The Grey Cup: The battle for Canada's oldest pro sports trophy marks its 100th anniversary.
With NHL hockey out of the picture, CFL football has the spotlight to itself.
From clutch plays to last minute turnarounds, parties and loonie costumes, to mudbowls and snow, what are your fondest memories of the Grey Cup?
With guest host Martina Fitzgerald.
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Unlike hockey -- Canadian football is not considered Canada's game -- although some might make a strong case.
Each region of this country is not even represented in the League.
And the players -- get only a fraction of the salary -- their counterparts make -- south of the border.
So, how is it -- that the "championship event" of the Canadian Football League -- the Grey Cup -- has not only become the -- highest-profile
single sporting event of the year ......an event that brings Canadians from coast to coast together in good-hearted rivalry....serious
excitement....and outright zaniness ...how is it -- that it's now marking its 100th year?
It's nothing short of remarkable ...and indisputably Canadian.
This year -- on the 100th birthday of the Grey Cup -- there is nothing grey about it ...a little mud-splashed perhaps ...but its shine is
brighter than ever.
Its centenary has become an occasion to look back at the many years of memories ...the outstanding performances...the surprises...the
challenges....and the one thing that has marked it from the start ...the pure fun of it all.
And that is what we are going to do today.
We want to hear your memories and your experiences.....And we want to know what it is about the Grey Cup -- that has made it what it is today.
We know what mud and fog and snow have to do with Canadian football ...But we also want to know what horses, and watermelons, and pancakes have
to do with it.
How did a football game -- a sporting event -- become a national festival with costumes and tents and followers that would put the Grateful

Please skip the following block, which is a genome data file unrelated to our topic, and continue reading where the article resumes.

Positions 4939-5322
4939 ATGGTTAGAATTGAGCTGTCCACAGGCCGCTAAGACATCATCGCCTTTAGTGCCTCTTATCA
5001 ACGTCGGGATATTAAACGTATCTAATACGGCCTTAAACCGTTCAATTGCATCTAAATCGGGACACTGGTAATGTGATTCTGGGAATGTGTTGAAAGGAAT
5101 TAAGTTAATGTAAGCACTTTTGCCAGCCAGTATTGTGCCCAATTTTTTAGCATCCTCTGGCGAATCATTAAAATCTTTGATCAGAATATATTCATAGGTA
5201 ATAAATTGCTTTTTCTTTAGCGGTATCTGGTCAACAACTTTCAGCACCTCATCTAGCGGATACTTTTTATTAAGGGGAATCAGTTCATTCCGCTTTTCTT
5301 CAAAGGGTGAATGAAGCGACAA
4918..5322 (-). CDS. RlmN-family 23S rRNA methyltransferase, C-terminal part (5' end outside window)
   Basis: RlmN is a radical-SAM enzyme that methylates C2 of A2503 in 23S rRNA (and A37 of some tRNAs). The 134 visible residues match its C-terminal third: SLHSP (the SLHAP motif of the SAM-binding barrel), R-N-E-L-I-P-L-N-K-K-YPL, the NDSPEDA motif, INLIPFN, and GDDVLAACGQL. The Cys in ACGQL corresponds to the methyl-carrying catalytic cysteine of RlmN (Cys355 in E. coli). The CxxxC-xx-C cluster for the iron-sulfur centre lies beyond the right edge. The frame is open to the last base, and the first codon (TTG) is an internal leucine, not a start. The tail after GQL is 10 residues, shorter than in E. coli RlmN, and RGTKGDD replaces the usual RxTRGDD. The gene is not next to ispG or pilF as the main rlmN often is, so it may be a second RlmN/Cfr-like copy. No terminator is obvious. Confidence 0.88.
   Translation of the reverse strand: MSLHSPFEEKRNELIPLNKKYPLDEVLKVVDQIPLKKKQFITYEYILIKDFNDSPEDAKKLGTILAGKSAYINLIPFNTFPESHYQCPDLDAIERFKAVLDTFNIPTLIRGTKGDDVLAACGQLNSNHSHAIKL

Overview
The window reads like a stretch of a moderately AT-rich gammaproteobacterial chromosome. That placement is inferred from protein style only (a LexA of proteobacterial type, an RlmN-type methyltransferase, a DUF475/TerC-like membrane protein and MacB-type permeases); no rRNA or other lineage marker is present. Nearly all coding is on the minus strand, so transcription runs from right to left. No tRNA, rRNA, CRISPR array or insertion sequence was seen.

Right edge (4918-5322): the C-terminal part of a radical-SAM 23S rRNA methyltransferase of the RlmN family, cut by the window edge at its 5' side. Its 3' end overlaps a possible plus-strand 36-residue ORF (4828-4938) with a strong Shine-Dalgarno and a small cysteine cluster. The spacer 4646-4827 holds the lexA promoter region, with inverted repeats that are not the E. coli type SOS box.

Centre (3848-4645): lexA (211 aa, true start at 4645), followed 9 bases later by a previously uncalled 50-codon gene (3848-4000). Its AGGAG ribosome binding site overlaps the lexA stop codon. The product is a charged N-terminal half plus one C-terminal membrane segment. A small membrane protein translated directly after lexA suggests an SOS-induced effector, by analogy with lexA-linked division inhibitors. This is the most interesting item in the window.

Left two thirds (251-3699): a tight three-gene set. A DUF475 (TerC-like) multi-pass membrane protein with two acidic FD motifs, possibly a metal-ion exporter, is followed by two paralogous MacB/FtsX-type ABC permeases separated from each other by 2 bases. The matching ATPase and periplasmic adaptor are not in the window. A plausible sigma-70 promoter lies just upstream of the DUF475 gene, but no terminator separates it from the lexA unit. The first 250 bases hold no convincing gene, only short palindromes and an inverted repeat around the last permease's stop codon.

Dead to shame?
Well this year Toronto -- the city Canadians love to hate -- is experiencing a lot of Grey Cup love.
And yes, the horse went into the Royal York hotel -- just as it did last time -- in 1948.
Traditions are born.....and traditions are celebrated.
Tell us yours.
My first Grey Cup -- is still the one that means the most to me.
It was 1976.......
I was 11 years old -- and the middle child in a family of girls -- and I'd figured out long before then -- that the best way to get lots of
time alone with my father -- was to get interested in sports.
My dad liked football -- and he especially liked Canadian football.
When asked why -- he could go on at length -- but most often he would simply reply.........."3 downs and 110 yards".
My dad was a shift worker -- so we didn't have every Sunday together -- but he was off that day in November, 1976 -- when the Saskatchewan
Rough Riders played the Ottawa Rough Riders for the Grey Cup.
Back then, Ottawa was my team......and he agreed that for fun -- we could bet a quarter on the outcome of the game.
How thrilling it was -- with less than 30 seconds to play -- when Tony Gabriel caught the touchdown pass that won the Grey Cup for Ottawa.
I'd won the bet......
I was so excited that -- that Gabriel, a Canadian, was the hero of the game.....
And my dad seemed proud and happy for me.
I remember the catch......I remember winning the quarter.....but mostly I remember how special it felt to share that time, and that Grey Cup
experience with my father.....
Amid the sentiment -- let's not forget that the Cup is also about football ...and East meets West.
Toronto and Calgary are old rivals -- and this game -- some observers say --- is difficult to call.